Readerz.Net / Nobori Kiuchi
Nobori Kiuchi (木内 昇, Kiuchi Nobori) is a Japanese writer of historical fiction. She has won the Shibata Renzaburo Prize, the Chūōkōron Literary Prize, and the Naoki Prize.
Kiuchi was born in 1967 in Tokyo, Japan. She attended Chuo University, and upon graduation took a publishing job editing various magazines, including the Japanese version of the American teen magazine Sassy. She started her own magazine, then quit the publishing job to work as a freelance writer and editor.
Her debut novel Shinsengumi bakumatsu no seiran (新選組幕末の青嵐, Shinsengumi: The Winds of Revolution), set in Kyoto in the late Edo period, was published in 2004. Four years later her book Myōgadani no neko (茗荷谷の猫, A Cat in Myõgodani), a collection of linked stories taking place in Tokyo at different times from the Edo period to the Shōwa period, was published. At the 2nd Waseda University Tsubouchi Shōyō Prize ceremony Yoko Tawada received the Grand Prize, but Kiuchi received the Encouragement Prize for Myōgadani no neko. The next year Kiuchi won the 144th Naoki Prize for her historical novel Hyōsa no utau (漂砂のうたう, Song of Drifting Sands), a story about a samurai and a courtesan in a Nezu red-light district brothel just after the Meiji Restoration. The committee specifically praised Kiuchi's attention to historical detail. Kiuchi won the award on her first nomination, in contrast to co-winner Shūsuke Michio, a five-time Naoki Prize nominee.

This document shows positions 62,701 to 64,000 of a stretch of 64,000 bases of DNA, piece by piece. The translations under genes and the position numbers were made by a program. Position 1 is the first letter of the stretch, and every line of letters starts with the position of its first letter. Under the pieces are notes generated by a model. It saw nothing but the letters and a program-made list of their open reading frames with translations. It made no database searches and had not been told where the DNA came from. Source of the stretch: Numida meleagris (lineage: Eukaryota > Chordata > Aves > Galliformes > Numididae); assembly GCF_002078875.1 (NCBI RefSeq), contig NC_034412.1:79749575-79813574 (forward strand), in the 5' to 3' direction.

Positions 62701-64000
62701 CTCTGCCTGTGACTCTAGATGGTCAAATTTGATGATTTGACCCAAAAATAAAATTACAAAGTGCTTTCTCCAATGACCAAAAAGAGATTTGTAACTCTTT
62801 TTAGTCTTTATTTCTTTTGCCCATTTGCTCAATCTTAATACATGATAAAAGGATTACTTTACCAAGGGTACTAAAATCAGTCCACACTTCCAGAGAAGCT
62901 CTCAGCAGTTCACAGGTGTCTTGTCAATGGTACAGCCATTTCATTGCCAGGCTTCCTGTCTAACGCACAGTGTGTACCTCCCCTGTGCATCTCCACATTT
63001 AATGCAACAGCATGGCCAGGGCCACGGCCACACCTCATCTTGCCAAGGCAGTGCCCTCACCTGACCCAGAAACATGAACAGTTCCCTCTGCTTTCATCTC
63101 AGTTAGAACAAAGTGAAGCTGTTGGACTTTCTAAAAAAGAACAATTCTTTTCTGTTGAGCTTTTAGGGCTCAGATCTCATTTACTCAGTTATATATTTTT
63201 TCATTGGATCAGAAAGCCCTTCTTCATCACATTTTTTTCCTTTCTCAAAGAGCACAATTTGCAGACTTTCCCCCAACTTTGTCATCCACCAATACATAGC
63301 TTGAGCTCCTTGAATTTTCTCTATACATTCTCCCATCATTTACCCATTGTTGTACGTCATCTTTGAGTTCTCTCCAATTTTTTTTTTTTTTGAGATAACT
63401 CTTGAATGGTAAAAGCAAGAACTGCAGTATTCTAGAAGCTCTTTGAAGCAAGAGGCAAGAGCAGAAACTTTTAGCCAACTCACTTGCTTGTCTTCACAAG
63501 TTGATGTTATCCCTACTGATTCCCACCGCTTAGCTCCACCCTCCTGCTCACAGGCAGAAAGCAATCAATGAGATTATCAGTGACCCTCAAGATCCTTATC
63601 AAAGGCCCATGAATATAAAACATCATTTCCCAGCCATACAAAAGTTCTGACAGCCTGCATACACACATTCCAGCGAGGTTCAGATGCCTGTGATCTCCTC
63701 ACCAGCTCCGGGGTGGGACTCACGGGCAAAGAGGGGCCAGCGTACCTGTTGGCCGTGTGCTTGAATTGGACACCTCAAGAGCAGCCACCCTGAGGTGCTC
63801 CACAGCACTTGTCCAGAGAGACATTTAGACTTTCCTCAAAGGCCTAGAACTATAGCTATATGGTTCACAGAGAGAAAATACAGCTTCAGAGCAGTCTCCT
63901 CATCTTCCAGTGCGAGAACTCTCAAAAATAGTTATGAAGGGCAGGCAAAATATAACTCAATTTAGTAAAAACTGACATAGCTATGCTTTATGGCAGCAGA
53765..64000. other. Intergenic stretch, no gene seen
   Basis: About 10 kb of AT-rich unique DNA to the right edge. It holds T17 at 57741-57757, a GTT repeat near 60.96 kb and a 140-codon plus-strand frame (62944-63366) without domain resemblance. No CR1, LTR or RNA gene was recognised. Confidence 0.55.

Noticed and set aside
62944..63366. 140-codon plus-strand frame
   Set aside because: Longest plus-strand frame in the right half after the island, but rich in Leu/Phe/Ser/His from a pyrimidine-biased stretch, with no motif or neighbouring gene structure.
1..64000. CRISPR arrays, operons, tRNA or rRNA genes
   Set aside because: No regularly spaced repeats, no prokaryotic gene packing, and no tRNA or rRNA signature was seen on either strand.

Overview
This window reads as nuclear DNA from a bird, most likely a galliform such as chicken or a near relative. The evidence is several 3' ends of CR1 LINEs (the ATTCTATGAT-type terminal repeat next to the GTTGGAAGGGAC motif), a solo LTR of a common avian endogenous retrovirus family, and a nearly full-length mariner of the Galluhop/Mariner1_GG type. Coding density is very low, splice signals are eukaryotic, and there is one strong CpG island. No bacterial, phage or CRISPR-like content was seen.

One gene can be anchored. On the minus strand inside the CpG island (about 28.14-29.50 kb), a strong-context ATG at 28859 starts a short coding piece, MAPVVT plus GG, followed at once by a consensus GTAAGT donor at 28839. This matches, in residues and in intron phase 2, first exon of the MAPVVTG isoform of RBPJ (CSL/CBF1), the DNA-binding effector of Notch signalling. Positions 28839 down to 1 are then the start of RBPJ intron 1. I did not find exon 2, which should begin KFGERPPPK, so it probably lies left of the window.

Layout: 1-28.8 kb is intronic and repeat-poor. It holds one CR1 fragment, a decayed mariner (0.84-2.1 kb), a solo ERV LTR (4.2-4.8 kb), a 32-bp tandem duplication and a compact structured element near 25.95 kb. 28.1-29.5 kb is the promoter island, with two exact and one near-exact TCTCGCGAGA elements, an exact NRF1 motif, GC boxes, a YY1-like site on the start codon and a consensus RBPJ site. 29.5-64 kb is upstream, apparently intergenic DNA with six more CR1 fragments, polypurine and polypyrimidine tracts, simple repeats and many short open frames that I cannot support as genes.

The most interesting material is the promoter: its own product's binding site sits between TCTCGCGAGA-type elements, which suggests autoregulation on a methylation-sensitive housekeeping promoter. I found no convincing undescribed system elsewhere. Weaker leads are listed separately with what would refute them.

Kiuchi's first novel after winning the Naoki Prize was her 2011 book Warai sannen naki mitsuki (笑い三年, 泣き三月, Three Years of Laughing, Three Months of Crying), a story set in Asakusa immediately after the end of World War II. Her novel Kushihikichimori (櫛挽道守, The Way of the Comb Crafter), about a family of Yabuhara comb crafters at the end of the Edo period, was published in 2013. The next year Kushihikichimori won Kiuchi the 27th Shibata Renzaburo Prize for established writers of genre fiction, the 9th Chūōkōron Literary Prize, and the 8th Shinran Prize, which is awarded to a work of fiction deeply rooted in Japanese spiritual culture. Her short story collection Yokomachi yowa (よこまち余話) was published by Chuokoron-Shinsha in 2016. Her book Kyūdō renren (球道恋々) was a finalist for the 34th Oda Sakunosuke Prize in 2017.